LAWRIE WILLIAMS: Russia adds another 3 tonnes of gold to its reserves
It is so far difficult to tell if Russia is again starting to build up its gold reserves, but in relatively tiny amounts, or if its latest 3.1 tonne gold reserve increase in October is just an accounting adjustment. However, it appears that October was the third month out of the past four that a similar amount of gold has been added to the nation’s reserve total. According to the Russian central bank’s own figures, the nation’s gold reserve now stands at 2,302 tonnes – a few tonnes higher than the 2,295.4 tonnes it has been reporting to the IMF, but not a sufficiently large increase so as to move it up from fifth place among national holders of gold, and too little to yet suggest any overall definitive change in policy.
Readers will recall that the Russian central bank announced a year and a half ago that it would cease adding to its gold reserves after April 2020, and by and large it has been sticking to this up until the small 3.1 tonne increases recorded in the months of July, September and October. These have followed on from similarly sized reductions in two early months in the year.
As we reported a month ago, the rationale behind Russia ceasing to add to its gold reserves had been taken, apparently, to alleviate the financial impact of the big drop in oil and gas prices – previously by far Russia’s largest export earner – and thus on the country’s foreign trade balance. Russia was therefore able to replace the falling oil and gas export income by persuading its gold miners to sell their product on the international market instead of to local banks. From these the domestically-mined gold had mostly found its way to the central bank via the commercial banks. That had led to a number of months in which gold had become the country’s largest export earner replacing oil and gas as such.
Over the past few months, though, oil and gas prices have made an enormous price recovery to about double the level (oil) and multiples of prior levels (gas) of early 2020. There has thus been speculation that the central bank could now be in a position to resume its gold purchases which at one time had been running at around 200 tonnes a year. The recent small reserve increases have so far been too low to confirm any official trend reversal.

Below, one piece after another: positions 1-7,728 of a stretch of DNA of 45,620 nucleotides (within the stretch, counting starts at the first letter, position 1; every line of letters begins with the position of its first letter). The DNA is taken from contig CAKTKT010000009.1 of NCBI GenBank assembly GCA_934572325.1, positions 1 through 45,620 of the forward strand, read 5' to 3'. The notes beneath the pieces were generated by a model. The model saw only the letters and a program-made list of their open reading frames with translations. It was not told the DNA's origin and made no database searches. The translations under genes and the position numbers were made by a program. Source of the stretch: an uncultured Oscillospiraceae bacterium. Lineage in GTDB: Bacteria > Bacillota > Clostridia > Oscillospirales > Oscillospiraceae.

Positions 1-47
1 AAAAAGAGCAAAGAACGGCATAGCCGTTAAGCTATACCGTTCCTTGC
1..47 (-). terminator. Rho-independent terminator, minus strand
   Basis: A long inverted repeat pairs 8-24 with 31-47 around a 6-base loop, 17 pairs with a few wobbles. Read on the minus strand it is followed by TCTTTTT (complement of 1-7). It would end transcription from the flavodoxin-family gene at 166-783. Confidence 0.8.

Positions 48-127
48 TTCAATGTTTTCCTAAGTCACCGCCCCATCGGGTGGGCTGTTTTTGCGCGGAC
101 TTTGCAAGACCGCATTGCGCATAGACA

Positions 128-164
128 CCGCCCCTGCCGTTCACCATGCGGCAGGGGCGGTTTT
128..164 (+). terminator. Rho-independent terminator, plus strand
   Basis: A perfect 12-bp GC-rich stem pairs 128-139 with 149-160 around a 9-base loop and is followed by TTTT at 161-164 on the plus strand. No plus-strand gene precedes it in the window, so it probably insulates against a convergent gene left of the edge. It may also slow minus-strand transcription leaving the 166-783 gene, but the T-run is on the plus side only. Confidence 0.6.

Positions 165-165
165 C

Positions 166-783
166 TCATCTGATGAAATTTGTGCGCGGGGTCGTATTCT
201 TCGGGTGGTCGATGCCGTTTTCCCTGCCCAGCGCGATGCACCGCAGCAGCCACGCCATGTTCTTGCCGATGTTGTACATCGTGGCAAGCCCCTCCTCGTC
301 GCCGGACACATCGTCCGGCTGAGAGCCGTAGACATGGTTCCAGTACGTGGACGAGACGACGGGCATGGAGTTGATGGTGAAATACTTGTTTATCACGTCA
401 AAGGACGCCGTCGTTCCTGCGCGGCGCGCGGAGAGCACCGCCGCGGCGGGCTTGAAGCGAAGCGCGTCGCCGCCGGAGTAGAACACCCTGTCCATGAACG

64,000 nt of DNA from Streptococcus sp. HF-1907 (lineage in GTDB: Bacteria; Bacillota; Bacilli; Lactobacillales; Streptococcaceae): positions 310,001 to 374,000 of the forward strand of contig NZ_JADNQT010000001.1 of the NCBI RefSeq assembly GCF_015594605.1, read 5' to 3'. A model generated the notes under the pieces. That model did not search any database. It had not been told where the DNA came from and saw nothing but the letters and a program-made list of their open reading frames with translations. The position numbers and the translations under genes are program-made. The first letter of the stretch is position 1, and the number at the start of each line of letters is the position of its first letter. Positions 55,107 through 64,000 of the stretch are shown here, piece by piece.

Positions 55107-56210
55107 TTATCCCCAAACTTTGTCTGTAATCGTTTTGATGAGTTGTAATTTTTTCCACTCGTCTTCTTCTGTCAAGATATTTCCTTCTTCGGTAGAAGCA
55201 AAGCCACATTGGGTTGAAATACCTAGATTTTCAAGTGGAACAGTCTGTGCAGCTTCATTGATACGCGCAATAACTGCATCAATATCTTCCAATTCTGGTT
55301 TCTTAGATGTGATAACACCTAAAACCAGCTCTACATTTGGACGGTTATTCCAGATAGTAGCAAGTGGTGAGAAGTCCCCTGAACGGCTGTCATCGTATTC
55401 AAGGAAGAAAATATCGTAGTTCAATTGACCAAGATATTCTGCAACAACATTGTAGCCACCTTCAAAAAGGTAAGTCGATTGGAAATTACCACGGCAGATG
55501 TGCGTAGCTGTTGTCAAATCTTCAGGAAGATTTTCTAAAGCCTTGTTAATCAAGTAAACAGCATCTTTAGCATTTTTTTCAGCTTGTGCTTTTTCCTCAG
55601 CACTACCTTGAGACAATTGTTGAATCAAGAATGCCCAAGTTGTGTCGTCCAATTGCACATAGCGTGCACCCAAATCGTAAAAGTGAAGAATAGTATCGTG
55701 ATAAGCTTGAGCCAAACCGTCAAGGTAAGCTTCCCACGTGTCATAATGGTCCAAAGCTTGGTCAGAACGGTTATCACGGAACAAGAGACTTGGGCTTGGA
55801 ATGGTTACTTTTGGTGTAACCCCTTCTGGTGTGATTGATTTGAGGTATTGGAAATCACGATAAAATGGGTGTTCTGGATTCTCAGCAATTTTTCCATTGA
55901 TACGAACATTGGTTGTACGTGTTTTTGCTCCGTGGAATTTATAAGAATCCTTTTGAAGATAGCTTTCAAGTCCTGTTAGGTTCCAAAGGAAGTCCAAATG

Russia, under the pragmatic guidance of Vladimir Putin, has been conducting one of the most effective international economic policies of any major nation, perhaps unhindered by Western capitalist system political constraints. It thus probably finds itself in one of the strongest economic positions of any nation with its current stranglehold on natural gas supplies to Europe. It probably has the world’s biggest natural resource base, and has played to its economic strengths in a way that seems to have completely seen off any adverse effects of U.S.-imposed sanctions which seem to have totally failed to bring it to its economic knees.
Russia is either the world’s second or third largest gold producer, after China, depending on whose data is the most accurate, with annual output estimated at around 330 tonnes. This gives it ample scope to build its gold reserves from domestic sources alone if it should wish to do so. It has used gold and other major currencies like the euro and the yuan as a means of totally reducing any reliance it may have had on U.S. dollar-related securities, which it has relegated to only a tiny part of its total forex holdings, in order to allay any vulnerability to possible adverse U.S. economic action.
Russia, and reportedly China, had – until they both ceased officially adding to their gold reserves in 2020 and 2019 respectively – been the two largest consistent central bank accumulators of gold for their reserve holdings. Without their additions, therefore, overall central bank gold buying had dipped. Ongoing regular purchases from India, Kazakhstan and Turkey, plus occasional big one-off accumulations from countries like Poland, Thailand, Brazil and Hungary, though, have kept central bank gold reserve increases well into positive territory, although still reportedly below the levels of some prior years.
Should Russia be on the way to resuming its 200 tonne a year gold reserve increases, this would likely give a strong boost to the gold price path. As pointed out above, it is still too early to tell if this is in consideration. Keep an eye on this space for the most up-to-date information on this potentially key element in gold supply/demand fundamentals!